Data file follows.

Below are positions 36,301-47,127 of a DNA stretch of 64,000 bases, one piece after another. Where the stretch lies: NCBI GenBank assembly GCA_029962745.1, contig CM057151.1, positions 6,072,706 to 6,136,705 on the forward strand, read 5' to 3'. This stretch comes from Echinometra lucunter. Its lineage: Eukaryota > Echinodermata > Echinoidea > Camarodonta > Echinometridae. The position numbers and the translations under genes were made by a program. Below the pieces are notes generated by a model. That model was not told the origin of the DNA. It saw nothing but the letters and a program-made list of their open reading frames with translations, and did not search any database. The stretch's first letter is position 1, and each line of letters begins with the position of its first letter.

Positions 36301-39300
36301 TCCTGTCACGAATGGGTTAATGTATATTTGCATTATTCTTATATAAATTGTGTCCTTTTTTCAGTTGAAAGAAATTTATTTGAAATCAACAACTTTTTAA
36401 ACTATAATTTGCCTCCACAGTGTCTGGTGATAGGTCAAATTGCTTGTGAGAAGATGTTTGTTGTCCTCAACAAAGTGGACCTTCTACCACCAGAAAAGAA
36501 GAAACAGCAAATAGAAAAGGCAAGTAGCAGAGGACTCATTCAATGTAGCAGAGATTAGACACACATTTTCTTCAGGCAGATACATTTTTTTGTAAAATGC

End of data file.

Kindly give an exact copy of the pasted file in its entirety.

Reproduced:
Below are positions 36,301-47,127 of a DNA stretch of 64,000 bases, one piece after another. Where the stretch lies: NCBI GenBank assembly GCA_029962745.1, contig CM057151.1, positions 6,072,706 to 6,136,705 on the forward strand, read 5' to 3'. This stretch comes from Echinometra lucunter. Its lineage: Eukaryota > Echinodermata > Echinoidea > Camarodonta > Echinometridae. The position numbers and the translations under genes were made by a program. Below the pieces are notes generated by a model. That model was not told the origin of the DNA. It saw nothing but the letters and a program-made list of their open reading frames with translations, and did not search any database. The stretch's first letter is position 1, and each line of letters begins with the position of its first letter.

Positions 36301-39300
36301 TCCTGTCACGAATGGGTTAATGTATATTTGCATTATTCTTATATAAATTGTGTCCTTTTTTCAGTTGAAAGAAATTTATTTGAAATCAACAACTTTTTAA
36401 ACTATAATTTGCCTCCACAGTGTCTGGTGATAGGTCAAATTGCTTGTGAGAAGATGTTTGTTGTCCTCAACAAAGTGGACCTTCTACCACCAGAAAAGAA
36501 GAAACAGCAAATAGAAAAGGCAAGTAGCAGAGGACTCATTCAATGTAGCAGAGATTAGACACACATTTTCTTCAGGCAGATACATTTTTTTGTAAAATGC